War vets challenge govt, white farmers land deal
THE War Veterans Pressure Group is challenging in the High Court a US$3,5 billion deal that will result in the government paying compensation to white former commercial farmers who lost their land during the country’s agrarian reform at the turn of the millennium.
The ex-combatants want the court to suspend the Global Compensation Deed sealed in July for not addressing the needs of the black majority.
In the court application, the War Veterans Pressure Group, its national chairperson Amos Sigauke and other disgruntled war veterans are the applicants, while Lands minister Anxious Masuka and his Finance counterpart
Mthuli Ncube and representatives of white farmers were cited as respondents.
Sigauke argued that the government had rushed to address the grievances of white settlers at a time when war veterans had not received full compensation for the contributions and losses incurred during the liberation struggle.
“Since independence in 1980, the indigenous black race of Zimbabwe has been making futile representations to the government demanding necessary arrangements for subsequent payment of compensations for the various sufferances occasioned upon them by and during direct rule of the occupying force, the white race, including the return of their land to them,” Sigauke submitted.
“In short, the government as both led by the late Robert Mugabe and Emmerson Mnangagwa have not seemed bothered to address positively the issue of indigenous black race’s compensation for the ills they suffered as a direct consequence of government or its agents’ actions.
“It was, therefore, with shock and dismay that the genuine progressive war veterans, in particular those newly 8resettled on former settler occupied farms, on July 29 received news that the government through Masuku and Mthuli had entered into an exclusive compensation deed.”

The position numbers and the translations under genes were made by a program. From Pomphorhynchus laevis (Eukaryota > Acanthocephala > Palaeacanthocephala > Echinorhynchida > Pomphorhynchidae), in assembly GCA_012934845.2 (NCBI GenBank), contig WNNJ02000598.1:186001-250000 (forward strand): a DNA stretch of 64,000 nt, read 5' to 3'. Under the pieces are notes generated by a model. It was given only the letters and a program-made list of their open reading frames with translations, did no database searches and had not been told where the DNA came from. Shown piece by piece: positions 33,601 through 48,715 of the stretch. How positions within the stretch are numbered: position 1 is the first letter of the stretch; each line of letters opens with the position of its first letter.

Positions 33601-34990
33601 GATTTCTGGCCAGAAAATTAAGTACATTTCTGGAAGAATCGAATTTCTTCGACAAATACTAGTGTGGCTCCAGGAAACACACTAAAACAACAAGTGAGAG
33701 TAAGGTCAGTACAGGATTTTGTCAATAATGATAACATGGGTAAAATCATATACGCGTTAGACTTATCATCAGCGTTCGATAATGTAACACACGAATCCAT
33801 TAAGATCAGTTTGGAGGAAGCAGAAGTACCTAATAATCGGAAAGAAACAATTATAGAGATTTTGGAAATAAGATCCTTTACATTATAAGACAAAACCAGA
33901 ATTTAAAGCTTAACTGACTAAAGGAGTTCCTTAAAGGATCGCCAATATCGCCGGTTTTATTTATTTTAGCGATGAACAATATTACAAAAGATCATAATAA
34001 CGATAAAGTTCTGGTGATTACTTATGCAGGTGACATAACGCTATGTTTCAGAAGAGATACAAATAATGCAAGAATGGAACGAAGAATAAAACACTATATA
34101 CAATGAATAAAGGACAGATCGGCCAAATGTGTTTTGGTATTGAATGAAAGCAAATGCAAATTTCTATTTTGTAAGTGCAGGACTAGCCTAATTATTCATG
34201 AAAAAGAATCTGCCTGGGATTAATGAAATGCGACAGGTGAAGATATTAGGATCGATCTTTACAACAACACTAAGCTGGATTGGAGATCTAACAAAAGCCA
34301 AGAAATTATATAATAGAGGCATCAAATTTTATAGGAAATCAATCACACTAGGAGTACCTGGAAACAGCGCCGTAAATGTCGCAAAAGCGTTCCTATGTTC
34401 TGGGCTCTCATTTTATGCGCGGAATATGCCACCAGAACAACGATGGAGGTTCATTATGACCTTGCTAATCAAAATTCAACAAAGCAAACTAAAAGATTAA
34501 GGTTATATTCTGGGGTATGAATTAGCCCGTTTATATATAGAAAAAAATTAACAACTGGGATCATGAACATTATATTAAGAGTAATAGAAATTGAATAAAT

Sigauke argued that the Global Compensation Deed would negatively impact the development of Zimbabwe because it was being done without paying attention to compensation of blacks for their sufferance before and after independence.
He said the government’s move resembled unfairness and discrimination in contravention of the rule of law.
Sigauke added that the government’s actions were void and unlawful because the Constitution provides that compensation can only proceed through an Act of Parliament.
“Through this ministerial agreement, the executive usurped the powers of the legislature thus dealing a fatal blow to the principle of separation of powers…to ensure the duty of public consultation and transparency before signing any agreement for such type of compensation,” he added.
“Public consultations before the compensation were, therefore, important and a prerequisite. Now as it stands our Parliament.”
The government is yet to respond to the claim.
Under the deed, the government undertook to mobilise financial resources and compensate only for developments the white farmers did on the land in line with provisions of the Constitution.